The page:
If there are many values of x within the interval equal to h, can one guarantee that the derivative function can be made of values of the original function slopes that could get the derivative function continuous if h is not a most minimal value and constant?
My position is that it cannot be guaranteed.
Outputs (slopes of the original function) of the derivative function must build a continuous curve or straight line if the original function is differentiable, except piece-wise functions (I don't consider piece-wise functions here). In other words, the derivative function cannot consist of discrete values in this case.
As we know, a value of a slope is equal to a difference of the original function two y-values divided by a difference of the original function two x-values.
I think I misinterpreted what you were asking. I thought you meant how many numbers are there between 0 and h, for some given h > 0. Now it seems like you're asking how many values in that interval are equal to h. Well the answer to this would be just one: h itself.
I think you understood me right. To be clearer, let's consider a slope of some function at x = 0. Now look at h -> 0 in the definition of the derivative (limit). So if h is not a most minimal value close to zero, then, if I understood you right, you agree that there are many values of x at x-axis between x = 0 and x = h. Therefore, we can take, say, h / 6 or h / 8 and use them in the quotient - a difference of two y-values / a difference of two x-values. In other words, we may get different values of slopes for different values of x which may make the derivative function discontinuous because h is always not a most minimal value close to zero. We cannot guarantee the continuity of the derivative function in this case.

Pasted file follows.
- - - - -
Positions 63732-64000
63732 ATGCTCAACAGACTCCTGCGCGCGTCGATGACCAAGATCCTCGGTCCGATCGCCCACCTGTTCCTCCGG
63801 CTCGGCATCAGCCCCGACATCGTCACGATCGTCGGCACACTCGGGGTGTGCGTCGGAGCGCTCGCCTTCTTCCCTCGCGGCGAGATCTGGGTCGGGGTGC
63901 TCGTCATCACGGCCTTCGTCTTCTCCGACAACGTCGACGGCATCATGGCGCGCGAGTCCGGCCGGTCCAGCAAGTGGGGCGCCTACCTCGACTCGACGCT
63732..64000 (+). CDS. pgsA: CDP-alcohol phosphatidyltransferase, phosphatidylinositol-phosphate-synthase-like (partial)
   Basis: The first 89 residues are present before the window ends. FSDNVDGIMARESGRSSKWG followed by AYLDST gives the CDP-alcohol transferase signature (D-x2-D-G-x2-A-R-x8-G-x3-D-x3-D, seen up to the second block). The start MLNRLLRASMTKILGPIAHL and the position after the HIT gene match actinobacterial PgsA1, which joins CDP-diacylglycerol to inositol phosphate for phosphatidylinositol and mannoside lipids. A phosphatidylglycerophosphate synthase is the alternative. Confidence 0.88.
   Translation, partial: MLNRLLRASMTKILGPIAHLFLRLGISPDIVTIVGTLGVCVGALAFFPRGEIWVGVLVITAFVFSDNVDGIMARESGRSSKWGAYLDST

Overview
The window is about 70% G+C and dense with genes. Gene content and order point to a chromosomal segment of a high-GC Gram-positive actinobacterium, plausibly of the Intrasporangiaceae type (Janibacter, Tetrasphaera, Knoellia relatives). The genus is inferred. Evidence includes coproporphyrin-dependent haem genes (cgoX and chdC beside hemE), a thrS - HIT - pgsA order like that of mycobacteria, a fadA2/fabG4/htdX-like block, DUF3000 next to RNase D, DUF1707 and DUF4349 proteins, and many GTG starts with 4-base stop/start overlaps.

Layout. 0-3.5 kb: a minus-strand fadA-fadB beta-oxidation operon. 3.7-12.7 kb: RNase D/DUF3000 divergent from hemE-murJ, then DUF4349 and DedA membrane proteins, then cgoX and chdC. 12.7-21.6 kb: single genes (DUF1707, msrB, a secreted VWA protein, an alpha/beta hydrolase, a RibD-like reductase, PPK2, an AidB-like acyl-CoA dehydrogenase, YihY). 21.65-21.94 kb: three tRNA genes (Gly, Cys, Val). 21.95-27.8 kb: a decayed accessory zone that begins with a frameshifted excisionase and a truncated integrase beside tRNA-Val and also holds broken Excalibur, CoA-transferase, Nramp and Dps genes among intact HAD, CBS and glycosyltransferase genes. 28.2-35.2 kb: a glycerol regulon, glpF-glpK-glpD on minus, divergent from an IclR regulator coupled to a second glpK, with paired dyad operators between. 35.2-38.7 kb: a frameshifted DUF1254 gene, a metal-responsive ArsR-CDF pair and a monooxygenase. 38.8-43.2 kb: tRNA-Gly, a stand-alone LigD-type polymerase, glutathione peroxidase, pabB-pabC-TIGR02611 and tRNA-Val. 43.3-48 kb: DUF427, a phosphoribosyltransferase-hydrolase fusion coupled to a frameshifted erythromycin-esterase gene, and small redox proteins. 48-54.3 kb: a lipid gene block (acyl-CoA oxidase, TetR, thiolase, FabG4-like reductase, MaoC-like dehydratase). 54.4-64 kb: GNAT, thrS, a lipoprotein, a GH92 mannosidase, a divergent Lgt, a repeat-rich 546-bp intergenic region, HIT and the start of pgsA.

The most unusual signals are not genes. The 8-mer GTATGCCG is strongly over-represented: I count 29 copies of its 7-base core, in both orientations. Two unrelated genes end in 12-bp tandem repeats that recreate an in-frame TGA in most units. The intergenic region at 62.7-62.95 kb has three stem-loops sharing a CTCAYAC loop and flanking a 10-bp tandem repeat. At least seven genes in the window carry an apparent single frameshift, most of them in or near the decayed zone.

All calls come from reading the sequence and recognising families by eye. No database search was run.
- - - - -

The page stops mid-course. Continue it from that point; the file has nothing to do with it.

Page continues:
Outputs (slopes of an original function) of the derivative function are defined by the definition of the derivative (limit).
While we can use any arbitrarily small h to get difference quotients, the point is that these difference quotients will approach something, namely, the slope of the tangent (if the function is differentiable).
E.g. consider finding the slope at x = 1 for f(x) = x^2. With h = 0.1, the difference quotient is ((1+0.1)^2 -1^2)/0.1 = (0.21)/0.1 = 2.1.
Using h = 0.01, it's ((1.01)^2 - 1^2)/0.01 = (0.0201)/0.01 = 2.01.
As you can see if you carry on this process, the slopes approach the number 2, which is the value of the derivative at 1.
That's is right, but h cannot be zero. The value of the slope in the situation that you described in your last post can be equal exactly to 2 IF AND ONLY IF h = 0! As far as I understand, we agreed that h (a difference of two x-values) cannot be zero for defining a slope. If h = 0, then it already is not a slope - it is something else, in my opinion. Applying algebraic tricks (operations) we can get 2 but this value appears only if h = 0.
P.S. Now I understand that I should have begun my proof from this point. However, it requires additional contemplation.
That's is right, but h cannot be zero. The value of the slope in the situation that you described in your last post can be equal exactly to 2 IF AND ONLY IF h = 0! As far as I understand, we agreed that h (a difference of two x-values) cannot be zero for defining a slope. If h = 0, then it already is not a slope - it is something else, in my opinion. Applying algebraic tricks (operations) we can get 2 but this value appears only if h = 0.
P.S. Now I understand that I should have begun my proof from this point. However, it requires additional contemplation.
Have a nice day.
The limit as h -> 0 is still 2, and the definition of the derivative is this limit.